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MAJGEN Andrew Hocking, CSC


MAJGEN Andrew Hocking spent his early years playing football in Victoria. He is the first Army AFL President that also played at the national level. His playing position was generally on the ball but that drifted towards the backline in his later years. MAJGEN Hocking is a strong advocate for Army AFL and believes that unit, regional and national level sport are key tools for building the values, qualities and teams that generate Army’s combat capability. He has been President of the Army AFL Committee since Nov 2020.


Collingburn, DSM

Vice President

Brigadier Ash Collingburn was born and bred in country SA and has always been a passionate and loyal Essendon supporter. Throughout his playing career, he spent most of his time in the midfield and still pulls the boots on occasionally to represent the 'Old Boys'.

As Commander 1st Brigade, he is particularly focused on maximising human performance through developing the Mind, Body and Team, and he considers the Army Football Club to represent the pinnacle of high performance sport in the ADF. 

BRIG Damian Hill

Executive Officer

Brigadier Damian Hill grew up in Devonport and Melbourne He has been involved with Army AFL since 2002 and fulfilled many different roles over his time. He is has been a player at unit level, he has also been heavily involved in ADF umpiring as well as Umpiring director in Townsville and Canberra. He is a one eyed Hawthorn Hawks supporter, he has been known to sit on the cold grass in the snow to watch his beloved Hawks play.

COL Nick Wilson 


Colonel Nick Wilson was born and raised in Swansea and Hobart, Tasmania. Appointed as the sponsorship officer in 2020, Colonel Wilson is a strong advocate of Army AFL, and is particularly focussed on promoting the game into the broader Army family through active community engagement. He is a passionate Kangaroos supporter

LTCOL Shamus Armstrong

Operations Officer

Lieutenant Colonel Shamus Armstrong grew up playing football in metropolitan Adelaide and is a keen Adelaide Crows fan. He continued his passion for football in the Army by playing in civilian and military teams throughout his career at every opportunity. He played his best football on a half back flank, but would often find himself in the midfield. Although not officially retired, Lieutenant Colonel Armstrong is no longer playing so the Operations Officer role was a great way to remain involved in the game.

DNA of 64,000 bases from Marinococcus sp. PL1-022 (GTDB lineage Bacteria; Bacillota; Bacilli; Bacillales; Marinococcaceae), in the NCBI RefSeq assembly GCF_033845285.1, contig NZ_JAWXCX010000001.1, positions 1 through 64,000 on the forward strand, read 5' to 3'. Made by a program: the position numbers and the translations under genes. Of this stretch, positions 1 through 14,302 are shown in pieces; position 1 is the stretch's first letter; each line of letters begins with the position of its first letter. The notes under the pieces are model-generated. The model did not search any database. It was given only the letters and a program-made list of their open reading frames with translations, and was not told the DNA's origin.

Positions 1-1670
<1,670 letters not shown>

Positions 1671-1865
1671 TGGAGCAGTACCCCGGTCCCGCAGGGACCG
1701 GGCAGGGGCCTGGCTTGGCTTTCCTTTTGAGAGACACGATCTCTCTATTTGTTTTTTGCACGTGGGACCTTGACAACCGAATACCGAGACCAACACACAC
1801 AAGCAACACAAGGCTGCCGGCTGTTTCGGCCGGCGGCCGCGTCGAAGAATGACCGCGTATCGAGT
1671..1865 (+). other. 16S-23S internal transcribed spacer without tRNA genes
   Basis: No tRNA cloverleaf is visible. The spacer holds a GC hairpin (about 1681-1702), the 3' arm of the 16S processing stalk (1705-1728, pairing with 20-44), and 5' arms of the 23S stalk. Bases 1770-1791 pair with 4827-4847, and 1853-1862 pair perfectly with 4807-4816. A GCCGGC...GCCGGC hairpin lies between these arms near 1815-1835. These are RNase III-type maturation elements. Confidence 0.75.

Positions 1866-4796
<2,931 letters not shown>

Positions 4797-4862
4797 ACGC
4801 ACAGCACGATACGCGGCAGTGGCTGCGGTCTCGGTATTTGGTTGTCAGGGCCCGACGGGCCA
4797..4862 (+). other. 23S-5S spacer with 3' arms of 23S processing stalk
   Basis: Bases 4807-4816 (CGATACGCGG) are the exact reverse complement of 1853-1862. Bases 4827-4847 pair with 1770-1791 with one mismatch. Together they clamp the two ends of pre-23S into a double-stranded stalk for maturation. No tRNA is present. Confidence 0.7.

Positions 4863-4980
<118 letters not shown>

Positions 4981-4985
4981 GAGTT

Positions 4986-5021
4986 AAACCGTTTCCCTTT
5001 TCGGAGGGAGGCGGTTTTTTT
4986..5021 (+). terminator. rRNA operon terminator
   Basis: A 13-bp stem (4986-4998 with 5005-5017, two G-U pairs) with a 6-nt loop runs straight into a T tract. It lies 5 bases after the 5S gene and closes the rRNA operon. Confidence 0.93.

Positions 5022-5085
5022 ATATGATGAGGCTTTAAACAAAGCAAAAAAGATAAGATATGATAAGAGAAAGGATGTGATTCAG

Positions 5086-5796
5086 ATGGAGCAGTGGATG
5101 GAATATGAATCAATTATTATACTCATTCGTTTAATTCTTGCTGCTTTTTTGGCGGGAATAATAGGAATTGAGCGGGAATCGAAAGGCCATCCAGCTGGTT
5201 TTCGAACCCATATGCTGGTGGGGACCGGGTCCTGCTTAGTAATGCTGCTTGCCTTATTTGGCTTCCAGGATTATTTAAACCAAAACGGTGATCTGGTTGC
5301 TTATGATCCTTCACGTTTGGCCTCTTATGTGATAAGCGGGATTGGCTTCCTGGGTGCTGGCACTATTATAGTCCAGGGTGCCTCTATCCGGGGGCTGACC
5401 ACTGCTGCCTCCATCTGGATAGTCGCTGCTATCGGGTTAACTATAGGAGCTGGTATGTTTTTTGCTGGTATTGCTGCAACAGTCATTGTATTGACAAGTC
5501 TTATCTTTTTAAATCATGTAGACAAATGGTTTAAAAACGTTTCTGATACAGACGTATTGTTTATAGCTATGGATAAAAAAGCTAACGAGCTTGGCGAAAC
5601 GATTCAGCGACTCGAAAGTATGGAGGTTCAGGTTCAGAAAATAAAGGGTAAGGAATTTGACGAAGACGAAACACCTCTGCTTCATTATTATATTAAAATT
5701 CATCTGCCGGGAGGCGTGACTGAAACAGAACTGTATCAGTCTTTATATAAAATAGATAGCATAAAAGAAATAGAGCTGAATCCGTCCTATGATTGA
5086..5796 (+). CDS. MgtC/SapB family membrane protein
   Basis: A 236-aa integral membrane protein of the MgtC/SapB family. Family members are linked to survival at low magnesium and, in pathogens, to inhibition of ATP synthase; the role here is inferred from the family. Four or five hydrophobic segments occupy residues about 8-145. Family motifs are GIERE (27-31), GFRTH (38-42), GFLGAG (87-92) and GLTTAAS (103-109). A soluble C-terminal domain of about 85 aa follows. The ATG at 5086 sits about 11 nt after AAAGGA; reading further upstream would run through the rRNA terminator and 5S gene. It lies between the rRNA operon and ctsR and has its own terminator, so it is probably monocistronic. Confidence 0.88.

MAJ Jessica McKinnon


Major Jess McKinnon was a late convert to AFL, developing a passion for the game when asked to fill in for the ADFA Ewes at age 18. After surviving her very first game at ruck MAJ McKinnon became a self-confessed back line bandit and eventually became a staple of the Army and the ADF’s back line, particularly in the Fullback position. MAJ McKinnon is very much outclassed these days with the sheer amount of talent for the Army squad however still plays community footy ( and has somehow found her way back to playing Ruck). She is now focused on providing soldiers the same opportunities that were made available to her. She is a passionate GWS supporter and will happily talk about the 2016 Prelim Final with the Bulldogs however becomes rather quiet when the 2019 Grand Final is mentioned…



Since the first recorded game of Australian Rules Football in 1858, the Australian Army and the Australian game have been intrinsically linked. Victorian Football League (VFL) players served in the Boer War and both World Wars, with 2 VFL players killed in the Boer war, 89 killed in WW1 and 49 in WWII. One VFL umpire was killed in WWI, whilst another VFL umpire served in the Boer War and both World Wars. 

The game has been played around the globe by servicemen in all major conflicts as a means of recreation and friendly rivalry. It’s a great game, and the Australian Army is a great national institution, the two are a natural fit together.

The Army values of Courage, Initiative, Respect and Teamwork are readily applied when playing Aussie Rules, and are demanded on the battle and playing field. The Army has a great tradition of playing and winning the Australian game, including a magnificent streak of eighteen consecutive national championships.

This web-site is designed to provide players and officials, both past and present, as well as those passionate about their Army and Aussie Rules information regarding the Australian Army National Teams. I commend this site to all who take pride in their game and Army.

Lieutenant General (retired) Brian Ashley (Ash) Power, AO, CSC 


Army asks a lot of its soldiers, and over a career, sacrifice becomes second nature. For the Australian Rules footballers amongst us, postings and field commitments commonly results in never finding a ‘home’ senior football club, never playing 100 or even 50 games for a single club, and probably never playing at the level we might once have aspired to.

Army AFL offers a balance to this sacrifice. It provides an enduring sense of belonging to a football club, provides exciting year-round football-based opportunities, focuses training and enables elite competition. Army AFL builds teamwork, encourages pursuit of excellence and returns soldiers to units better for the experience. Soldiers stay in Army longer because of Army AFL.


Army AFL links male and female soldiers with elite football opportunities and is a genuine element of Army’s Indigenous & International Engagement Strategies. Through the success of the National Army AFL program and the concerted conduct of the sport at all levels, Australian Rules Football becomes regarded as the most professional, most successful & most prominent sport in Army.

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